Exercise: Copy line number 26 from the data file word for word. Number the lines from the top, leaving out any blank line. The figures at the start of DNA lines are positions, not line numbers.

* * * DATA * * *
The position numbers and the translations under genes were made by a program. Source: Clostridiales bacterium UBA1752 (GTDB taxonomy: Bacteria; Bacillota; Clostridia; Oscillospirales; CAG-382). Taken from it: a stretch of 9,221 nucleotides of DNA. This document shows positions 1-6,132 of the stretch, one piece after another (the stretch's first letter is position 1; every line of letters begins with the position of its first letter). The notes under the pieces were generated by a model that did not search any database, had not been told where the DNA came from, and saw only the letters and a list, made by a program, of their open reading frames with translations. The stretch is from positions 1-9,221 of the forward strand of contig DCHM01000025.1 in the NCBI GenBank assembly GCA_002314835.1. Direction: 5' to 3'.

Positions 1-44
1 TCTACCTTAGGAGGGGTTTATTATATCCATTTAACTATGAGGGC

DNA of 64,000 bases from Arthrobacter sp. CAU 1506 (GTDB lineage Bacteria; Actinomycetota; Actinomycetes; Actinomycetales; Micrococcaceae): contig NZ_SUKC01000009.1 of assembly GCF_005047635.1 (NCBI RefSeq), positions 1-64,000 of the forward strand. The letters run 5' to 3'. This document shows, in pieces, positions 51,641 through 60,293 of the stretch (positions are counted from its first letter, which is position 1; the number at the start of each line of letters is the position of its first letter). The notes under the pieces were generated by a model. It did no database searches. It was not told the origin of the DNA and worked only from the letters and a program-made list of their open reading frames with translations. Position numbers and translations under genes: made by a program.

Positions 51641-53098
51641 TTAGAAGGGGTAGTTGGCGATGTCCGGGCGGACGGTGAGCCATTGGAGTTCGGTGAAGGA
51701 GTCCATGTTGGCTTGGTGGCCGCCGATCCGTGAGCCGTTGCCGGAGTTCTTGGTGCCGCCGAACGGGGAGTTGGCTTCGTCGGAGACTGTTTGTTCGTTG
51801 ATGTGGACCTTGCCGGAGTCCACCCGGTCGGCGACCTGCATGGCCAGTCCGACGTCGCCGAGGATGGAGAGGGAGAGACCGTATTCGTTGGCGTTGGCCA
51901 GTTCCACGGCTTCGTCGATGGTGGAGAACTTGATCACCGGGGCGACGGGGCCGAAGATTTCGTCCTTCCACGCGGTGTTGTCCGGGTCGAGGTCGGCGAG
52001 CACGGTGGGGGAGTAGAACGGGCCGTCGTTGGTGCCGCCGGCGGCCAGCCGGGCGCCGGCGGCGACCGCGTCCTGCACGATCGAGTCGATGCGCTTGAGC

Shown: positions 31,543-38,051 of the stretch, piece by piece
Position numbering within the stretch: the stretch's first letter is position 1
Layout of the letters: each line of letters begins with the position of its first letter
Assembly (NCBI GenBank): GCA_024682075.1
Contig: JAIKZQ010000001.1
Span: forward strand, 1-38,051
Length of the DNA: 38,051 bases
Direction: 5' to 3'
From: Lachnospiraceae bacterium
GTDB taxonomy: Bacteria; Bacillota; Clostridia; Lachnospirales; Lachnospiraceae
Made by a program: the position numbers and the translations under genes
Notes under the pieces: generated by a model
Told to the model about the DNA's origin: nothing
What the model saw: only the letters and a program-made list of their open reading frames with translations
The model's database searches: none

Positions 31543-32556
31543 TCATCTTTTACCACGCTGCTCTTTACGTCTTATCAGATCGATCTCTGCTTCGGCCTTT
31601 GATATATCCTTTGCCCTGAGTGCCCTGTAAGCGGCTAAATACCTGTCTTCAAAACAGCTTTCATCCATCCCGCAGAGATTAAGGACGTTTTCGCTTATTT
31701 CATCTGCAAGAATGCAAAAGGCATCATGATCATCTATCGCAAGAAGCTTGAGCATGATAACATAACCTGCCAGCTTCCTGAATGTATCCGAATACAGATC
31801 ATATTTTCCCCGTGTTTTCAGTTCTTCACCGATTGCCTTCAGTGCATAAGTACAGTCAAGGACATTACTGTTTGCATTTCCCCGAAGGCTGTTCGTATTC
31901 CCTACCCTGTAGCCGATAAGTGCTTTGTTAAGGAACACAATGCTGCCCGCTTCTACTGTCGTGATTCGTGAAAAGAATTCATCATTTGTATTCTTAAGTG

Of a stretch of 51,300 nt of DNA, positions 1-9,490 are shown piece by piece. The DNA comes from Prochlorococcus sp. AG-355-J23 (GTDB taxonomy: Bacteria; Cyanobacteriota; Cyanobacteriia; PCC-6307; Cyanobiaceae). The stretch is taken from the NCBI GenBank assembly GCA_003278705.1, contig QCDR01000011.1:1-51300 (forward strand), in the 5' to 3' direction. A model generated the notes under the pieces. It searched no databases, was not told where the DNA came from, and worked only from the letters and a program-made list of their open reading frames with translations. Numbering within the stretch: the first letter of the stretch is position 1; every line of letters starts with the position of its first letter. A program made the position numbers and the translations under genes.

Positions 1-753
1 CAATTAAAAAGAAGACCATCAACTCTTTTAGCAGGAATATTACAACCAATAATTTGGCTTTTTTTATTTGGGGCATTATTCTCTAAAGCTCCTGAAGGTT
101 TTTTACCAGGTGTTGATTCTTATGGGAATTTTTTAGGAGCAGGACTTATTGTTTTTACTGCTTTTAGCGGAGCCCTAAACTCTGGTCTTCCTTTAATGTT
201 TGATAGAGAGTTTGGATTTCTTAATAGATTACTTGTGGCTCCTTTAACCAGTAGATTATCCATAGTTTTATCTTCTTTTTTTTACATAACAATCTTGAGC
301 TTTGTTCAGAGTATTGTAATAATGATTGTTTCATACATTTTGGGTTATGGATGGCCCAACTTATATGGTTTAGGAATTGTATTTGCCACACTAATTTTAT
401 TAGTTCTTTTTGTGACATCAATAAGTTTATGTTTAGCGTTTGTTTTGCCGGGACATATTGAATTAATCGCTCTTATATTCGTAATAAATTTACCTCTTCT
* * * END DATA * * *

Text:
Positions 31543-32556